Affiliate links on Android Authority may earn us a commission. Learn more.
Updated, October 6, 2023 (07:00 PM ET): With the Google Pixel 8 series out, we’ve updated this article to reflect on the accuracy of this source’s Google Pixel roadmap.
Original article, December 22, 2022 (01:09 PM ET): Google’s Pixel smartphones have seen a massive boost over the past year. First, the Pixel 6 series brought a boost in critical and commercial success, something the company desperately needed after the relative commercial failures of the Pixel 5 and Pixel 4. Then, the Pixel 7 series saw even more critical acclaim and, from what we can tell, a continuation of the sales success of the Pixel 6 line.
The question now is, what can we expect from Google in 2023 and beyond? Thanks to an anonymous but trustworthy source, Android Authority can exclusively reveal the major shifts Google will likely take with the Pixel series in 2023, 2024, and 2025.
Although we have vetted this information thoroughly, please note that this roadmap is not set in stone. Our source said certain aspects of the plan are definite, but others are up in the air. We will acknowledge the likelihood of each detail as we walk you through the Google Pixel roadmap.
Our source leaked this information in 2022, months before the biggest leaks started landing for the Pixel series. The source confirmed that two Pixel phones — codenamed “lynx” and “felix” — would launch during or around Google I/O. These two phones have since become official, with “lynx” referring to the Pixel 7a and “felix” to the Pixel Fold. As expected, both phones landed on May 10, 2023, during the Google I/O event.
Our source said that Google would keep the same pricing for the Pixel 7a, which would have meant a US retail price of $449 to match the Pixel 6a. However, our source was incorrect on this detail, as the Pixel 7a’s confirmed price is $499. Do note that the pricing of devices is the easiest thing a company can change at the last minute.
Meanwhile, we were told the Pixel Fold would land at a price of $1,799. This turned out to be 100% accurate, as that is the starting price for the 256GB model of the Google-branded foldable.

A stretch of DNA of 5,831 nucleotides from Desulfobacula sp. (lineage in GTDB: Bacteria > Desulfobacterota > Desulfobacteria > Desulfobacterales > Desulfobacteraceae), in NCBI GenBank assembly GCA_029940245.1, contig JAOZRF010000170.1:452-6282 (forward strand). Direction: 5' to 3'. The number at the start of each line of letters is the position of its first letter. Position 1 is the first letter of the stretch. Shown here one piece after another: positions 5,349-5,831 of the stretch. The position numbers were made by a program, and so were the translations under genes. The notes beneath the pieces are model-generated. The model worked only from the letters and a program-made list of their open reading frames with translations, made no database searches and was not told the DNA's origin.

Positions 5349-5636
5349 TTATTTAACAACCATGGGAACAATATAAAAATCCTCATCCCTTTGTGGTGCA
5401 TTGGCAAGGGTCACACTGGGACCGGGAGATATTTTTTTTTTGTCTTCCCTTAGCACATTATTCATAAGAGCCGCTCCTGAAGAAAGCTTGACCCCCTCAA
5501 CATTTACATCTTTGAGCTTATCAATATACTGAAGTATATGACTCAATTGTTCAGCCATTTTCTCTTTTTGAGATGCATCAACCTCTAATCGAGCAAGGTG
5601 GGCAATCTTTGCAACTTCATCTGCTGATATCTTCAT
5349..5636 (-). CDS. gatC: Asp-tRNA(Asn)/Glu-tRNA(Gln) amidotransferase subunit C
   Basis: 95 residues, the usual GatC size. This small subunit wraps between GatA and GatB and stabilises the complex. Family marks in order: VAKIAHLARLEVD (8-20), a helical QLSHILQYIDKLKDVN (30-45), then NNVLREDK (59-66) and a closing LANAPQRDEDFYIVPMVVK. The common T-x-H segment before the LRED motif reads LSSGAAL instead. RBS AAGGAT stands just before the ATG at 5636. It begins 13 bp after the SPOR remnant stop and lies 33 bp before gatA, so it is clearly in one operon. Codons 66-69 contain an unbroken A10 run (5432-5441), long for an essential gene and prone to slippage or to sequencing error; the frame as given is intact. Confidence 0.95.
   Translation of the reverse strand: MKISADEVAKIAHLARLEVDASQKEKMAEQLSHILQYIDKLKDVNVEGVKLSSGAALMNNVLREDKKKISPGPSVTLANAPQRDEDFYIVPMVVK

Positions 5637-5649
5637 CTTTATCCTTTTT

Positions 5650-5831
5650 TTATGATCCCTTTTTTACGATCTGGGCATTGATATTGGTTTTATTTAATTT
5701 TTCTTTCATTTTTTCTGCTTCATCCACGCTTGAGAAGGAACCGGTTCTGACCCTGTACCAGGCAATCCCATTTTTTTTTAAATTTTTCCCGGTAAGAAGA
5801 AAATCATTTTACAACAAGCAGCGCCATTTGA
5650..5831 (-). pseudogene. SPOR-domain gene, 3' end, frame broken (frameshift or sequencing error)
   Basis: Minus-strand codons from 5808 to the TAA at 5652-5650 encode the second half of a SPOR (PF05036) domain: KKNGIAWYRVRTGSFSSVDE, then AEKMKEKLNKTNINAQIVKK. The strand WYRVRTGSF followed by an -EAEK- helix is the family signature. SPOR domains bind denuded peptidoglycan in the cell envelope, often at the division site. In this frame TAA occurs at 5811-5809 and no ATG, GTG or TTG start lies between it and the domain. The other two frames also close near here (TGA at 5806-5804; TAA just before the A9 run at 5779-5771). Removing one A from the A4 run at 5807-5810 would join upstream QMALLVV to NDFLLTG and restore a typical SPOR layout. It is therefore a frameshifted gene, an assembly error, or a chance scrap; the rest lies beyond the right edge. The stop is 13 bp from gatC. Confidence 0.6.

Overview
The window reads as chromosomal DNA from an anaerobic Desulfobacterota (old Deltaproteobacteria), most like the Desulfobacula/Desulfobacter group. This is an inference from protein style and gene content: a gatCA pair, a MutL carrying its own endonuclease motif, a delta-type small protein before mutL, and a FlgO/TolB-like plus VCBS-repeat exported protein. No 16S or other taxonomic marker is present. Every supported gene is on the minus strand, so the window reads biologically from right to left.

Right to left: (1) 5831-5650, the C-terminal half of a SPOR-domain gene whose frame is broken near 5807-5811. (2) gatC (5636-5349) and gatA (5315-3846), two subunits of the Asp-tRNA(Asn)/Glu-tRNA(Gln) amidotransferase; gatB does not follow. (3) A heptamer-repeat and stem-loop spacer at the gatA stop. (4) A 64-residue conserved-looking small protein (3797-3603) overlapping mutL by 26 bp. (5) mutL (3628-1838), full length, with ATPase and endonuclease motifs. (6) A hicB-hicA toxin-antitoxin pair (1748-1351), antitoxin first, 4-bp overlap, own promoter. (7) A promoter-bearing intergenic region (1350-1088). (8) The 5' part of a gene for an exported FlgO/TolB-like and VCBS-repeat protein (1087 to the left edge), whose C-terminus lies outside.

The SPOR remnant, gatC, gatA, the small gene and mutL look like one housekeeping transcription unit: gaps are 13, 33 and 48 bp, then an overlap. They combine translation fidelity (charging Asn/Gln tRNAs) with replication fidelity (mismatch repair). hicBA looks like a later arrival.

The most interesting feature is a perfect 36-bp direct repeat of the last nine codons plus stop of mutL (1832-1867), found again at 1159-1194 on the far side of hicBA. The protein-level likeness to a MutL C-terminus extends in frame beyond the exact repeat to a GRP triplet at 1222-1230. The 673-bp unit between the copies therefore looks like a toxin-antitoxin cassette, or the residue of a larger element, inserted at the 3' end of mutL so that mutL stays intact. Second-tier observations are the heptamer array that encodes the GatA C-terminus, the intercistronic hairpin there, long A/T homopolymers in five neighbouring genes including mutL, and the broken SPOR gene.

Come October, the Google Pixel 8 series launched, just as our source told us. At the time of this leak in December 2022, our source confirmed that Google would stick to the general guidelines of the Pixel 6 and Pixel 7 when it comes to specs and design. Now that we’ve seen official images of both phones and actually used them, we know this was true.
Interestingly, our source told us in December that Google was planning on shrinking the Pixel 8 (codenamed “shiba”). They claimed it would have a smaller display and overall smaller form factor. On the flip side, “husky” — aka the Pixel 8 Pro — would have the same display and general measurements as the Pixel 7 Pro. Today, we know these claims are accurate, with the Pixel 8 being slightly smaller than the Pixel 7 and a Pixel 8 Pro with the same general dimensions as the Pixel 7 Pro.
However, one detail our source did not tell us is that the Pixel 8 Pro has a flat display, a first for a Pro-level Pixel. It’s possible the source did not know this information or Google made the change sometime after December 2022.
Finally, we were told the codename for the silicon debuting with the Pixel 8 series would be “zuma.” As expected, Google marketed it as the Tensor G3.
Aside from the launch of the Pixel Fold and an earlier launch for the Pixel 7a, 2023 doesn’t look too different from 2022. 2024, though, will see some significant changes in Google’s Pixel roadmap.
First, there is a plan for a Pixel 8a, which is codenamed “akita.” However, the plan could be scrapped based on sales of the Pixel 7a. Our source says that Google is thinking about moving away from annual launches of A series phones. It might instead go for a biennial launch (every two years). This would bring the A series more in line with Apple’s iPhone SE series, which sees launches every few years and stays active on store shelves that whole time. Even with the launch of the iPhone 15 series, Apple has not replaced the 2022 iPhone SE.